I remember looking out the window and thinking, “I am 17 floors above the street, it is getting dark outside and who knows that I’m really here? My friend knows, but there’s plenty of time for something awful to happen.” I think this doctor, or whatever he was, was scared too. One good scream out of me and he could have gone to jail, because abortion was a felony.
By 8 p.m. there were only two people left in the waiting room, myself and an attractive young woman whom the doctor was seeing before me. By this time I was so terrified that I said to her, “Would you wait for me after you’re done?” She said, “Sure.” When she came out of his office, I said to her, “I won’t be long.” The doctor exploded. He started screaming, “How dare you! How dare you talk to one of my patients!” He pointed at the girl and said, “You! You leave right now!”
He locked the door behind her, and I thought, “Well, this is it. I’m going to be killed.” I started crying. Really loud sobs. I said, “How could you do this to me?” He seemed panic-stricken. He said, “Shhh, how dare you make noise?” I said, “Look, I’ve been here since 9 this morning. You have to know that I am terrified.” He stared at me coolly and said, “Well, then leave.” I said, “I can’t leave. I have to do this.”
I was crying as I handed over the $2,000 in cash that we had managed to pull together. He said, “Be quiet. Don’t you know that if you make any noise you will jeopardize my career?” I realized that he had his own problems. He asked if my friend was with me and sent me downstairs to get him. I was shaking as we returned. We both went into his office. It was filthy and revolting. Still, I managed to calm down. Once the “doctor” saw that I was not going to become hysterical and yell for help, he behaved decently. To this day I have not decided whether he was a good guy or a bad guy.
I know he gave me a shot, but the experience was so upsetting that I can’t even remember where. It may have been saline, I don’t know. I didn’t bother to ask. As I was leaving, he said, “Call me if you’re in real trouble in the middle of the night. Otherwise I will see you tomorrow morning at 7.”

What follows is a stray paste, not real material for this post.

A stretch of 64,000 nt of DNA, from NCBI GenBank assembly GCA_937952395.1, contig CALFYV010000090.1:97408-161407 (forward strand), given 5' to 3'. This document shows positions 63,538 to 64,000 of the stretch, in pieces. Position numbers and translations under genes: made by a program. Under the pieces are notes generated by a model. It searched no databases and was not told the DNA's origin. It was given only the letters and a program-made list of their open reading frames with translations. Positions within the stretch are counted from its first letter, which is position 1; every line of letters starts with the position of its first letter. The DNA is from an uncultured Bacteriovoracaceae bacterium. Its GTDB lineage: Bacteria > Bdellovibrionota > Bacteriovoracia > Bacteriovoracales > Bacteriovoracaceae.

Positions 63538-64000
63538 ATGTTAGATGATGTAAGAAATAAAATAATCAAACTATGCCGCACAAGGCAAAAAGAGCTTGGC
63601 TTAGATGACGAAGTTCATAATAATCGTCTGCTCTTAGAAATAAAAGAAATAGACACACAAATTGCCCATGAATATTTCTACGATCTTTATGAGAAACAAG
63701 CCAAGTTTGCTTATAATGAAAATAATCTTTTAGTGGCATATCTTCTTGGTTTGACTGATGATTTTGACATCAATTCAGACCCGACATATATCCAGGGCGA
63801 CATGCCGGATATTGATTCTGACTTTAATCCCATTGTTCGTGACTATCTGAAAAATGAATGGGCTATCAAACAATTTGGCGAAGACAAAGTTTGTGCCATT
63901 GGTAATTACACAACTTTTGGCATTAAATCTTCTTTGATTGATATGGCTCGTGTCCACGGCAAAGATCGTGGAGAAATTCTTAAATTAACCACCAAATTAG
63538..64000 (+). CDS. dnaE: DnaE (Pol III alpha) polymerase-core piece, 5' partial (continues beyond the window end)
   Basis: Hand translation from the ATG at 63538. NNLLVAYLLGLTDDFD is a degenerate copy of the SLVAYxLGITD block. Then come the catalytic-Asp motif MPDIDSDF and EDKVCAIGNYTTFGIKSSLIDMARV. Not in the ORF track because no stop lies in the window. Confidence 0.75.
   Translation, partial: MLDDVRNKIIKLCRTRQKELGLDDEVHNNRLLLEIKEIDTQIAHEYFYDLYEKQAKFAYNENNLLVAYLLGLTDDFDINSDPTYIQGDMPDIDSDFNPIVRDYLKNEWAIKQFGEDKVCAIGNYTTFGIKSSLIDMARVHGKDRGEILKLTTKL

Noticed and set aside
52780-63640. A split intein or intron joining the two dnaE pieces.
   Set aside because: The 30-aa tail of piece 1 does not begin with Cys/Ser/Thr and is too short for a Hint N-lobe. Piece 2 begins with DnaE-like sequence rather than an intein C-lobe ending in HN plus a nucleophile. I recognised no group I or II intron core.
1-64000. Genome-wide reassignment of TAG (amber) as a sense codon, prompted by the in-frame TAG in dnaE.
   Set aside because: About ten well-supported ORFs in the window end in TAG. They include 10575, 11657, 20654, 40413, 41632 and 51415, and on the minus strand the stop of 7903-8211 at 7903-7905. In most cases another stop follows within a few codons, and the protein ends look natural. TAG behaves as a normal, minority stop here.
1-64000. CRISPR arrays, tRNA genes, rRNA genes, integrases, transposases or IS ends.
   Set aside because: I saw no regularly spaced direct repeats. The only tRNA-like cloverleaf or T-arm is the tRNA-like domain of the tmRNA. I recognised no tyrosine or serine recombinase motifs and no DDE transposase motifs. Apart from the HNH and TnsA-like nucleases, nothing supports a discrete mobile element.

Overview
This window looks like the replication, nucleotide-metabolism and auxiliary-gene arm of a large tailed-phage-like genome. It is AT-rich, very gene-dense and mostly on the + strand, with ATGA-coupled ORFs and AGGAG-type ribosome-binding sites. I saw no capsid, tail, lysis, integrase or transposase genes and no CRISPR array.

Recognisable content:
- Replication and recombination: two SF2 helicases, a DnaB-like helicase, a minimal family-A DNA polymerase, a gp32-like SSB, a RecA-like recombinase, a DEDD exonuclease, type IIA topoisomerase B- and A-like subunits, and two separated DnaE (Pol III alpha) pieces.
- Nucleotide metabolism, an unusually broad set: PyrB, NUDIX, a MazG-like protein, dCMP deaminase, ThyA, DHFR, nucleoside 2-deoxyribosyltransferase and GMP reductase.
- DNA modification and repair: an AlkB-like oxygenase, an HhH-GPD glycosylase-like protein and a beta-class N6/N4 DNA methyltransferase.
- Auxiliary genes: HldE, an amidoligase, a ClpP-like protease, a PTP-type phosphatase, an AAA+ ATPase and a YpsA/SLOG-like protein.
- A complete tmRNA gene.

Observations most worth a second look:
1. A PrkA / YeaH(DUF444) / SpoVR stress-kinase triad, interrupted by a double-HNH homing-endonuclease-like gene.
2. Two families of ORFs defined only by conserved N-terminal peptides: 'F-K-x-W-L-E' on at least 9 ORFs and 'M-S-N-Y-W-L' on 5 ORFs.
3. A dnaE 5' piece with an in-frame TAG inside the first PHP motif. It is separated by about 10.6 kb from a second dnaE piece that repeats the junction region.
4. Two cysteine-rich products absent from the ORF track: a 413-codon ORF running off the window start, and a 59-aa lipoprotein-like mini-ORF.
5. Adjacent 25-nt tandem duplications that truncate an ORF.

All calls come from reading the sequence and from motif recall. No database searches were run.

I was a wreck by the time I got home. Within two hours I began having excruciating cramps, but I was afraid to take any medication. It was an unspeakable night. They were the worst cramps that I have ever had, except for the ones during actual childbirth.
The next morning my friend drove me back to the office. The “doctor” was pleasant and businesslike. He gave me a shot of anesthesia—I have no idea which one—but I seemed to be floating. I felt no pain but I could hear him scraping inside me. When he was finished he sent me home to bed, where I fell into a drugged sleep for the rest of the day.
I didn’t then and still don’t feel any shame about what I did, but afterward I was sad and often wondered if I had done the right thing in the eyes of God. I hoped so.
I’ll tell you an ironic story. It was 1979, about a year after my father died, and my mother was almost 80. She was fiercely independent—an artist who studied to be a scientist—and I have always considered her a pioneer and a very extraordinary lady. But I never discussed anything sexual with my parents or thought of them in a sexual context. That is a classic silliness of all generations. We think we invented passion and sex.
Anyway, I was taking my mother to an antique show. We were crossing Park Avenue in New York and Mummy said, “What are you doing these days?” And I said something like, “Oh, I’m killing myself with this film I’m making.” She said, “No, I mean what are you doing, capital D?” Thinking I was stepping into the mouth of the cobra, I replied, “I’m very involved with groups that are working to preserve a woman’s right to a legal abortion. That is to say, I’m lending my face and name to them so they can promote their cause, which I feel passionate about.” I expected my mother to launch into a diatribe. Instead, she looked at me and said, “I think that’s wonderful.” I nearly fell off the sidewalk! Here was my mother, nearly 80, saying, “If I had the energy left, I’d like to work for them too. In my time the whole abortion issue was so terrifying that when I had the experience, I hoped I would die rather than bring shame on my family.” I couldn’t believe my mother was saying this. I did the math in my head. She was born in 1901, which means that she probably had the abortion in the early 1920s. I suddenly realized, as all kids do, that my parents were human.
Clearly I had underestimated my mother. It was so stupid that when I had my abortion, I hadn’t turned to the one person I should have and said, “Mummy, I’m going to have this experience and I’m scared. What do I do?” She wouldn’t have lectured me. She wouldn’t have told my father. And she might have found somebody for me. Certainly she would have stood by me.
I don’t understand why freedom of choice is such a threat. Those people who are passionate about not having abortions should live their lives accordingly. But if a woman really believes, after all of the soul-searching, that an abortion is the right thing to do, then she should have the right to obtain one legally and safely, regardless of her financial situation.
I have had years to formulate my thoughts on abortion. One unresolved question is when the soul enters an unborn child. Until that issue is settled, I don’t know how anyone can pass judgment on any woman’s decision to have an abortion. With the birth of my own child, I became more aware than ever of the priorities involved in parenting. I think that if we want to ensure the survival of our planet, we have to concern ourselves with the quality of life of our children. They need food, shelter and education, but most especially they need parents who want them. I respect any well-thought-out decision arrived at by a woman because I know how anguishing that decision is.